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Michael Johnson aims to become first paralyzed driver in Indianapolis 500
USF2000 driver Michael Johnson
The first thing Tim Johnson remembers hearing from the son who had gone unexpectedly airborne that dreary August afternoon seven years ago in southern Canada, a 12-year-old bucked from his 250cc motorcycle like a clueless bull rider, was that he could not feel his legs.

Michael Johnson could not feel his legs, he later learned, because there was no way of feeling them. At the moment his chest, hurtling toward a wooden fence at almost 80 mph, met the handlebars of a dirt bike that refused to go any farther, the paraplegia was immediate. His back was broken. The T5 and T6 vertebrae, like the panels of the fencing in his wake, were in pieces.

Johnson knew none of that when he found the next few words to say to his father. He knew only that the race was over, and that he had lost, and that half of his body was now failing him.

"But immediately after that," Tim Johnson recalled earlier this week, "he made the comment that he didn't want to quit racing."

Neither father nor son could have known then how possible that dream was, nor could they guess it would ever get much grander. But it was, and it did.

On Tuesday, having signed the last of several dozen autographs as the sun's fading rays splashed across the Baltimore Marriott Waterfront, Johnson sat in his wheelchair and explained what he hoped this weekend's Grand Prix of Baltimore would bring. Of course, there was the possibility of a win today, the first of his USF2000 season and a sure-fire salve to an uneven campaign in the lowest rung of IndyCar's Road to Indy ladder. But a win would only feel good, he knew, if it meant he was one step closer to the Indianapolis 500, a mecca of motorsports and a racetrack no paralyzed IndyCar driver has ever before circled.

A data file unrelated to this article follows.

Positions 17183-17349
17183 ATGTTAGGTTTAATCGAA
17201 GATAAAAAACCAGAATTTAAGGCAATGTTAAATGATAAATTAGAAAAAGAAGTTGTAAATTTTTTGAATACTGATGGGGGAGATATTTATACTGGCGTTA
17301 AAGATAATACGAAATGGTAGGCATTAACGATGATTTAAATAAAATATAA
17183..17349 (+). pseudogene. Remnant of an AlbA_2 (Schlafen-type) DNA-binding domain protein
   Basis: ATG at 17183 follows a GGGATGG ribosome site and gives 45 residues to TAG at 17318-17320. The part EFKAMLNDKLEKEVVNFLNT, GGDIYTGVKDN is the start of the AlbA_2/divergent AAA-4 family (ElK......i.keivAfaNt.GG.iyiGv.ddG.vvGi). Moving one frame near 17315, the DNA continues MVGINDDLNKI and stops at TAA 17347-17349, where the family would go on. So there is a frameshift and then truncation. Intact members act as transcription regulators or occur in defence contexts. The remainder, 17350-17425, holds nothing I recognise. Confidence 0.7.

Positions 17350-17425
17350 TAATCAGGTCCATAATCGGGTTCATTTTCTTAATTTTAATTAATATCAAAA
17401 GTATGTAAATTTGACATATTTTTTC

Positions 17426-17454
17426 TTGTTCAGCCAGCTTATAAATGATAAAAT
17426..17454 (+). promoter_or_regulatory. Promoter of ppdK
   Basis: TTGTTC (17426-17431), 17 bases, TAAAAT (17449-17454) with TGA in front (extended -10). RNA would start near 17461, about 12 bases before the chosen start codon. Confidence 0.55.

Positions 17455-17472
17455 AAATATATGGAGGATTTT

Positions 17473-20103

"The zone I'd like to be in right now would be a zone where, when we're out on the track and we're waiting for something to happen, the light bulb just clicks and you really get into that rhythm where you're quick in the good laps, you're at podiums, you're winning races," Johnson said. "That's what I'm waiting for right now." More at Baltimore Sun

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